First Mennonite Church
January 2, 2022
Every Moment Counts
Texts: Matthew 16: 1-4; Ephesians 5:6-16
In Greek there are two words for time: chronos and kairos. Chronos is time in the quantitative sense and in the chronological sense. It is the kind of time that can be divided into minutes, seconds, years and so on. This kind of time is what we talk about when we say, “How much time do I have to finish my project?” It is the kind of time you can organize in chronological order, 11:00 A.M., 2:00P.M. etc.
Kairos, on the other hand, is time that is qualitative, not the kind of time measured by a clock. It is the kind of time that cannot be measured because it is characterized by what and how something happens in that time. This is the kind of time you talk about like when you go to celebrate Christmas at your relative’s home and you say, “Oh, we had a marvelous time!” Or like when the children of elderly parents call a meeting to tell their aging parents it is time for them to begin considering in getting a care provider. It is truth-telling moment or time.
A common theme in these two passages and the one of our Old Testament passage is the importance of time. Every moment counts and the time only counts because something timely or crucial happens in it.
In Matthew chapter sixteen, Jesus was tempted to perform a sign in order to prove his identity as the Son of God. The Sadducees and the Pharisees wanted a heavenly sign in order to believe. But Jesus rebuked them for not being able to discern the timing of God’s work and the agent through whom God was working. The Pharisees and Sadducees, Jesus says, know how to interpret the meaning of the very same phenomenon when it appears in the sky. If the sky is red in the evening, they said the following day would be a fine day. But if the sky was red in the morning, it portents a day of storm and bad weather. However, they failed to see God’s presence and work in Jesus.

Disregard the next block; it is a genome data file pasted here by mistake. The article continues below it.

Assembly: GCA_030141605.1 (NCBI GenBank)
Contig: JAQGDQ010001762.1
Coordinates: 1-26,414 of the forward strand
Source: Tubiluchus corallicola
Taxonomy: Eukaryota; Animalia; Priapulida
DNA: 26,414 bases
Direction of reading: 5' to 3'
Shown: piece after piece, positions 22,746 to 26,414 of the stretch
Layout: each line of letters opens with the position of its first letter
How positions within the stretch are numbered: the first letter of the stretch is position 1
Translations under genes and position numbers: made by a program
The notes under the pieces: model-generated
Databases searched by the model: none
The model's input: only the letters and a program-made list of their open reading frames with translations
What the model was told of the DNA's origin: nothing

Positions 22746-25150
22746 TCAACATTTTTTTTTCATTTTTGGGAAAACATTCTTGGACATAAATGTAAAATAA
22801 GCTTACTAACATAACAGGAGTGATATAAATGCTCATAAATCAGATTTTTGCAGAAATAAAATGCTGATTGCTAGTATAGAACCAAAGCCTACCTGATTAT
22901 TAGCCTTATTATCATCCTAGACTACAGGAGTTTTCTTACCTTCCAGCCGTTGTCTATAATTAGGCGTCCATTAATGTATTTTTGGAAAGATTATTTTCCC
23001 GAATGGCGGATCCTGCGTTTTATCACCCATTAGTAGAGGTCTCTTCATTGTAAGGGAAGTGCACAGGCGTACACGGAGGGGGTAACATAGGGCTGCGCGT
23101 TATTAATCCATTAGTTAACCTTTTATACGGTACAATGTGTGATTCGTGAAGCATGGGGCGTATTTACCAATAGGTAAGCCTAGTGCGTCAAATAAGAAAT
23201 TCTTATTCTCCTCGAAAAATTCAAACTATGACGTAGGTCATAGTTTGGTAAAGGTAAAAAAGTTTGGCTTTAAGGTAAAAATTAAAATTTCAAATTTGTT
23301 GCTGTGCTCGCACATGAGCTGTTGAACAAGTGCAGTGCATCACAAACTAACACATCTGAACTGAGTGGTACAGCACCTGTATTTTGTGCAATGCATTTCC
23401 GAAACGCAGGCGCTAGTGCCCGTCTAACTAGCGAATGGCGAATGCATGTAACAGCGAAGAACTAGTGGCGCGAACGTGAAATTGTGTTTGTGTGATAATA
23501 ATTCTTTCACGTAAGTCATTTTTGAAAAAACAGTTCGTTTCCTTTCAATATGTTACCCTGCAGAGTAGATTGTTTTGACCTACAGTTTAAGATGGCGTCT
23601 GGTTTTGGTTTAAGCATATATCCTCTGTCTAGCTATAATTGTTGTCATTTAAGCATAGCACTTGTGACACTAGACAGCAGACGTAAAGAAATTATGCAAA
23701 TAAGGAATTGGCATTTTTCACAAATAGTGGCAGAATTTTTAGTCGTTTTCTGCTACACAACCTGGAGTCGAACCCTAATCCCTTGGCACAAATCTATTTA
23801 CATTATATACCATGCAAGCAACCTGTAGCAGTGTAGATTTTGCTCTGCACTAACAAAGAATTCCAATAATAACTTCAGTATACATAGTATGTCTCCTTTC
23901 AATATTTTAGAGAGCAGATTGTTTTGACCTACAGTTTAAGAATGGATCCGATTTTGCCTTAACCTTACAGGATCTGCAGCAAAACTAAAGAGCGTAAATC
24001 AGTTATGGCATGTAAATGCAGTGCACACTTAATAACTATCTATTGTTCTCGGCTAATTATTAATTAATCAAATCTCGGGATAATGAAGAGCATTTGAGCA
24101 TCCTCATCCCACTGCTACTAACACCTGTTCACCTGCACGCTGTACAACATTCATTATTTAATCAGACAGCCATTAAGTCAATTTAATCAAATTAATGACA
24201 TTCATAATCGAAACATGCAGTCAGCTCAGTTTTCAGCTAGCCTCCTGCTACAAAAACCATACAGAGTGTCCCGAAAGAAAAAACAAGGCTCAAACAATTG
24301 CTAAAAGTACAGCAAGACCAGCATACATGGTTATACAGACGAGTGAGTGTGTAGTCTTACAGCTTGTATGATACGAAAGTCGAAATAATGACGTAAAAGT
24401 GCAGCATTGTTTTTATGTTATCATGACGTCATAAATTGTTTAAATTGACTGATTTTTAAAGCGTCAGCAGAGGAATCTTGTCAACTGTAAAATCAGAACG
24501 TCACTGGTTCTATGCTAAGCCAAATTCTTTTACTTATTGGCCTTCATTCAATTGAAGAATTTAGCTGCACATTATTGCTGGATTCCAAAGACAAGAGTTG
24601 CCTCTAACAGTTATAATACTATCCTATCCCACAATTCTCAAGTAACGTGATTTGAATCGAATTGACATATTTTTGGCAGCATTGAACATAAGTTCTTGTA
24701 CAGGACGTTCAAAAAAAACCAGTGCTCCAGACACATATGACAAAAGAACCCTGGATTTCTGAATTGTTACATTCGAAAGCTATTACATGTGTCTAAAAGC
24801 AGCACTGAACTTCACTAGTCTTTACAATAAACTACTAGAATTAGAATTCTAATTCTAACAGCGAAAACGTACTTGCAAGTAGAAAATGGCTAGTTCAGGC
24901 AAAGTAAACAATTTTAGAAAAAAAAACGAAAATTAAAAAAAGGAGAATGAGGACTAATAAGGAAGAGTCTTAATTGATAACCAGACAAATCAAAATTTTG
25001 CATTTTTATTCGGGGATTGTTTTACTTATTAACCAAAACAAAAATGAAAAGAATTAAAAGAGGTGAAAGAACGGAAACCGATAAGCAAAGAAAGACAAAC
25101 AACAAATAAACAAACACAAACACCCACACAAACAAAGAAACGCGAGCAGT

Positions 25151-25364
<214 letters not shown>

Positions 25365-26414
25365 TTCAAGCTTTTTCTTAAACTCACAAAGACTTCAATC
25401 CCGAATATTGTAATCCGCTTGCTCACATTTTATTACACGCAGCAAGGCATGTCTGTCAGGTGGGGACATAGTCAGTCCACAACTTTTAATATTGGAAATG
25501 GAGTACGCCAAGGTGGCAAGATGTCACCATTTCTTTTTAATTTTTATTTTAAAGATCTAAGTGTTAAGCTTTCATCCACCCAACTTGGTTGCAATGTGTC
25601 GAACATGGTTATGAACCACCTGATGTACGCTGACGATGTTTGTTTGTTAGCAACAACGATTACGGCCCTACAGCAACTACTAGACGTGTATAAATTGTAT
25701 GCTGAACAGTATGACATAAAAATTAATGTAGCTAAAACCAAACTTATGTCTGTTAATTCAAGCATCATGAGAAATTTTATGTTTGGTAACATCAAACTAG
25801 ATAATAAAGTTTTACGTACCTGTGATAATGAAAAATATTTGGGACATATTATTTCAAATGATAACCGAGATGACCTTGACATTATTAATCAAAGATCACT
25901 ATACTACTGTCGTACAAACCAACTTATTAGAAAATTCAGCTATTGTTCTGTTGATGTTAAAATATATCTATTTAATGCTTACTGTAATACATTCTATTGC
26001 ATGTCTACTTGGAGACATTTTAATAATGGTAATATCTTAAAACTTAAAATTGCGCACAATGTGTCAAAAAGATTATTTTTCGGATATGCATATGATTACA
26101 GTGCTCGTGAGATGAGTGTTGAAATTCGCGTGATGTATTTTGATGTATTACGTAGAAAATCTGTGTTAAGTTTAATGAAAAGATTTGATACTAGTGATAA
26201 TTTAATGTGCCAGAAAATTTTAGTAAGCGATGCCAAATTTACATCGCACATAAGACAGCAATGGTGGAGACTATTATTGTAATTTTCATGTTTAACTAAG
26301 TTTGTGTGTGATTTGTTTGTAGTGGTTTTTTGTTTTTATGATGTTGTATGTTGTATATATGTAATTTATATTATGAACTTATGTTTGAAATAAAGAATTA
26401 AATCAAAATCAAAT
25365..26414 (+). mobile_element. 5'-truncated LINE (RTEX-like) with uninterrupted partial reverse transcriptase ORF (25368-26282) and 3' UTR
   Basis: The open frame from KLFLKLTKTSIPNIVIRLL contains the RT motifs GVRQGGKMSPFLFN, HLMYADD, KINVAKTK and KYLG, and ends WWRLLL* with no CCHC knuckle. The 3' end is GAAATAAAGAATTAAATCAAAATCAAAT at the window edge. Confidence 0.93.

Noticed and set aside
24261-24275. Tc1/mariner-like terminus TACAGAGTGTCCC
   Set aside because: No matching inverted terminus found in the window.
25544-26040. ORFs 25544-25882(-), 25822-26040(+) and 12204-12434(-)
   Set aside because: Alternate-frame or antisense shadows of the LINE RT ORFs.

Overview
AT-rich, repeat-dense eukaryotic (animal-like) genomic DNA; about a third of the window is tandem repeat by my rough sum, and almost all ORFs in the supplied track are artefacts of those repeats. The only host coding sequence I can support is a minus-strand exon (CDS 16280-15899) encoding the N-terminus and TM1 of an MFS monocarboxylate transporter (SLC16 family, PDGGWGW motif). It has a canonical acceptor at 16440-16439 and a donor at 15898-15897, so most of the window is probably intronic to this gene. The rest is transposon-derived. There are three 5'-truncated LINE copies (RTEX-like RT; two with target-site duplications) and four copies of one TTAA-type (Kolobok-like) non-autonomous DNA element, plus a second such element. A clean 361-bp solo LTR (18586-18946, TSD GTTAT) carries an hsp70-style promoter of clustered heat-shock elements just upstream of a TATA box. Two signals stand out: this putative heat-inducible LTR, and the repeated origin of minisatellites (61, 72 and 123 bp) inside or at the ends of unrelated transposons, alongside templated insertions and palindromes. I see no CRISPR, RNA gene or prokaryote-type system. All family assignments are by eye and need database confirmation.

The passage in Ephesians begins with a strong warning from Paul regarding words, whether gossip, the news circling around, philosophies on trend, but especially regarding false teachings. Paul urged the church to be cautious about empty words, for the wrath of God come on those to heed empty words.
These days, nothing gets people in trouble as fast as through speech, the use of words. Sometimes the best way to avoid this kind of trouble is by staying silent. The wise Solomon says,
When words are many, transgression is not lacking,
but the prudent are restrained in speech.
The tongue of the righteous is choice silver;
the mind of the wicked is of little worth. (Proverbs 10:19, 20).
Let us be careful with our words. May we pray with the psalmist who asked the Lord:
Set a guard over my mouth, O Lord;
keep watch over the door of my lips.
Then, Paul urged the church to “walk in the light” (KJV), something he mentions three times (v.2, 5, and 8). Paul was certain about the visible change Christ makes in the life of the believer. Christians do not only know the light of God in Christ, but they also reflect the light of God in the world around them. Therefore, when we remain connected to the source of eternal light—God, Christ, and the presence of the Holy Spirit is in us, we become little lighthouses stationed by the dark edge of the ocean, serving as guide and hope to those at sea.
Light has a remarkable power in the darkness, no matter how big or small the source of light is.
Last Saturday night, Lilian offered to drive from Lost Hills to home. It was raining, windy and very dark. As she drove over that stretch of hills/mountains between Lost Hills and the junction of Highway 41 and 46, she said, “It is scary how dark it is here.” “Isn’t is a wonderful thing that cars are equipped with headlights? They prove to be very valuable component,” I said.